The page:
- Testing Grounds - A single player training mode which allows players to learn and test piloting skills, weapons targeting, loadout charges and map layouts. Eight non-interactive enemy 'Mechs are randomly placed on the map to provide targets, no C-Bill or XP rewards are provided for defeating them.
Quick play is divided into separate queues for grouped and non-grouped players, with the game's matchmaker using a form of ELO to try and ensure players are matched to other players with a similar win/loss ratio to try to create matches of equally ranked players. Players may form groups of any size, from two up to twelve. By default the standard play matchmaker attempts to ensure each side conforms to a weight ratio of 3/3/3/3 (three 'Mechs of the same weight class) though will breach this restriction to avoid excessive wait times, or when players drop in premade groups. Players can select which game mode and which map they wish to play, the team leader's choice representing that of other players in their combined group.
Quickplay also offers the option of private matches for any of the non-training game modes. While free players can create private invite-only matches that mirror the standard game modes, players with active premium time can create lobbies with custom options such as restricted map selection, specific tonnage limitations, non-standard match time limits and locked view modes. If both team commanders in private matches have active premium time, they may also additional to launch with team sizes of less than 12, right down to pure 1 vs 1. Such 1 vs 1 matches also have access to a unique map - the Steiner Colosseum of Solaris VII. To avoid abuse, private matches do not award any C-bills or experience.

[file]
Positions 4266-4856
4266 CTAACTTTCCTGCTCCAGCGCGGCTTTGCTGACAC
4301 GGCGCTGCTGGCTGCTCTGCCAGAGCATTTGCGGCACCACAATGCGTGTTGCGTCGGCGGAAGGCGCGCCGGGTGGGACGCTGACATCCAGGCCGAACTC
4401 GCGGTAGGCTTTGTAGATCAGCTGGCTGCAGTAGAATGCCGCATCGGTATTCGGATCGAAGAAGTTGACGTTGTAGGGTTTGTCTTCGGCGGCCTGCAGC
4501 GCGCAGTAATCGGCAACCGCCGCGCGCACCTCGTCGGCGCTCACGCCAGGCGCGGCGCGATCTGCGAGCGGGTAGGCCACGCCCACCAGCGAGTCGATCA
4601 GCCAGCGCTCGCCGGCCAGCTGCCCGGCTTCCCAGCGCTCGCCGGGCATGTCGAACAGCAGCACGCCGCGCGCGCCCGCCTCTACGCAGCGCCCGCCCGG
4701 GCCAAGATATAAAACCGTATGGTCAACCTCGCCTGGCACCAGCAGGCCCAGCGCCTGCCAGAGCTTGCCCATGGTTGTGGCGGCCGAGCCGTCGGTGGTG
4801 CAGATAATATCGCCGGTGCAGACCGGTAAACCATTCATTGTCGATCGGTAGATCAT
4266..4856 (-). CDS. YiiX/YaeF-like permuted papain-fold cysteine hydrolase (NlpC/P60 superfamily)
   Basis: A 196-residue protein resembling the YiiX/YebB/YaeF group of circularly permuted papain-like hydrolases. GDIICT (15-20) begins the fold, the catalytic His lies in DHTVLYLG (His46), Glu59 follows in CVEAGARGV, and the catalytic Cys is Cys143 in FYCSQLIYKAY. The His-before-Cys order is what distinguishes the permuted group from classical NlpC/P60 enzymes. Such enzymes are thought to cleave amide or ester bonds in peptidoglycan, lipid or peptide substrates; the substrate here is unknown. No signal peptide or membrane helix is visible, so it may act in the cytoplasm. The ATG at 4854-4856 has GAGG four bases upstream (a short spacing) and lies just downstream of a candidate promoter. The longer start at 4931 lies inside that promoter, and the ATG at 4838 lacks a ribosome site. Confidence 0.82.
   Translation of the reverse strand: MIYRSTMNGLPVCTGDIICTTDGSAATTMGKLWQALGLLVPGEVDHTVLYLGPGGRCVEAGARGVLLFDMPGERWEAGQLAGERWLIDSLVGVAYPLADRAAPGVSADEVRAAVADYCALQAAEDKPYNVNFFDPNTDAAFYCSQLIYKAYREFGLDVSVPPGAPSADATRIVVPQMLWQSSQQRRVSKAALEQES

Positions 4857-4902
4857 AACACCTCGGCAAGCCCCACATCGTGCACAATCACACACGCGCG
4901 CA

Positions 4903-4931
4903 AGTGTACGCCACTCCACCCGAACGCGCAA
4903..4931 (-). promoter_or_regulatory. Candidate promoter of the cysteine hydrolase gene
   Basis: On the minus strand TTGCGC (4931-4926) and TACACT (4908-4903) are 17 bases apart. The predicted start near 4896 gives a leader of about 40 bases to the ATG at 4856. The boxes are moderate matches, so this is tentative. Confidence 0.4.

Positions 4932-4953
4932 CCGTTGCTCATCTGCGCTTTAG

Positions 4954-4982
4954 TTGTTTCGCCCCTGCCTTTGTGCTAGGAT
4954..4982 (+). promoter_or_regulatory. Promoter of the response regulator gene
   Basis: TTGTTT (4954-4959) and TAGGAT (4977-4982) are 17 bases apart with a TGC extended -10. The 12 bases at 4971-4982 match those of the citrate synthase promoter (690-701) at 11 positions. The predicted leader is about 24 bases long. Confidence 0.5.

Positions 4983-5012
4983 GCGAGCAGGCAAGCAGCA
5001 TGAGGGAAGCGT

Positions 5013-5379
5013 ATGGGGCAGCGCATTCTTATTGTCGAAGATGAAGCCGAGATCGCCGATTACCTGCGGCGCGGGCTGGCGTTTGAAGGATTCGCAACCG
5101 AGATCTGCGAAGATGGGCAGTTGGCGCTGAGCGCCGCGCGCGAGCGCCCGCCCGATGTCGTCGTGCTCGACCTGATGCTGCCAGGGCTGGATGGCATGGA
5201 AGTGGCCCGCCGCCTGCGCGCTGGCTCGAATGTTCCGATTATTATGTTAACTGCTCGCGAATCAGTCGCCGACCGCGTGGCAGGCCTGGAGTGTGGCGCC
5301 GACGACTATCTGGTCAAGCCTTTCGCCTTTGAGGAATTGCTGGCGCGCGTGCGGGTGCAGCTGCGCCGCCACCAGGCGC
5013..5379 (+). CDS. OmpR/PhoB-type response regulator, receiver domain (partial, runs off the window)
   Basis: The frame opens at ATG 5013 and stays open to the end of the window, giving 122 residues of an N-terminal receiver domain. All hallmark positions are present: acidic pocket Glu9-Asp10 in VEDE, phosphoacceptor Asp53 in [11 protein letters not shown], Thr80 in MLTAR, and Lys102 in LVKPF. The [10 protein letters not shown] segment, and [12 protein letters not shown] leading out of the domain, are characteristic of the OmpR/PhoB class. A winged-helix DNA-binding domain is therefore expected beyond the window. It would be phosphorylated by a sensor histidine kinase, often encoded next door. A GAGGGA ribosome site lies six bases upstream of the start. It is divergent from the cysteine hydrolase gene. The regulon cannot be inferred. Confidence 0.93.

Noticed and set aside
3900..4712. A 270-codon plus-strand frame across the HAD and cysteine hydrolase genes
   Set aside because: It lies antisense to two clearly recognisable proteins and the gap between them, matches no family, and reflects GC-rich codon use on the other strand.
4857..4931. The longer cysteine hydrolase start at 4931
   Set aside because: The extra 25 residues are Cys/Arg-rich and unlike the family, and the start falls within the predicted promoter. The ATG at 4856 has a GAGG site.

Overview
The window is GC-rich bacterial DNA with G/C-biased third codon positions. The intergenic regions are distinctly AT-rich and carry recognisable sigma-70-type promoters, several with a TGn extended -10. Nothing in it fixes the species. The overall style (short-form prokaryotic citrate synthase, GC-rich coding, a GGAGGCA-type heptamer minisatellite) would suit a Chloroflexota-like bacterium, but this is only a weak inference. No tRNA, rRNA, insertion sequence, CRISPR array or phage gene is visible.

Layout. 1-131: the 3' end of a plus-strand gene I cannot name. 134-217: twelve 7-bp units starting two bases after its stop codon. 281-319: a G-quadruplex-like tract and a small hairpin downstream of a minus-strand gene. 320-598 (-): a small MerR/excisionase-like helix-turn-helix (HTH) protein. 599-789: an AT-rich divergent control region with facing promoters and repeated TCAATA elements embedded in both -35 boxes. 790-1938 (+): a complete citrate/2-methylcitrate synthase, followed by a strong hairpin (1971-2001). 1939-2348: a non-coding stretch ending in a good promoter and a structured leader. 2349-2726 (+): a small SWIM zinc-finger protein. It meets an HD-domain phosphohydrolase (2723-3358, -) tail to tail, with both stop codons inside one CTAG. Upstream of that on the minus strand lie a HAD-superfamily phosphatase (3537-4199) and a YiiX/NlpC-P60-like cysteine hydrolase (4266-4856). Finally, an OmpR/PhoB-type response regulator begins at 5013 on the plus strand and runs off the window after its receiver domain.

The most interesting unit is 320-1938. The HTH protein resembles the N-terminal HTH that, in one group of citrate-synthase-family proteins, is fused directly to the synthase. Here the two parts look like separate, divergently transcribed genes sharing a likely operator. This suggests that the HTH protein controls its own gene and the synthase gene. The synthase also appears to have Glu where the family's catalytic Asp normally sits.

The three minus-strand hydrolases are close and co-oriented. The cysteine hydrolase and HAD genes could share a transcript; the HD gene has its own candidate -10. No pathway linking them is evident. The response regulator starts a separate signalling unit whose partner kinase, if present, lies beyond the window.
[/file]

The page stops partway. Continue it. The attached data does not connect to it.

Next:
Faction Play - Community Warfare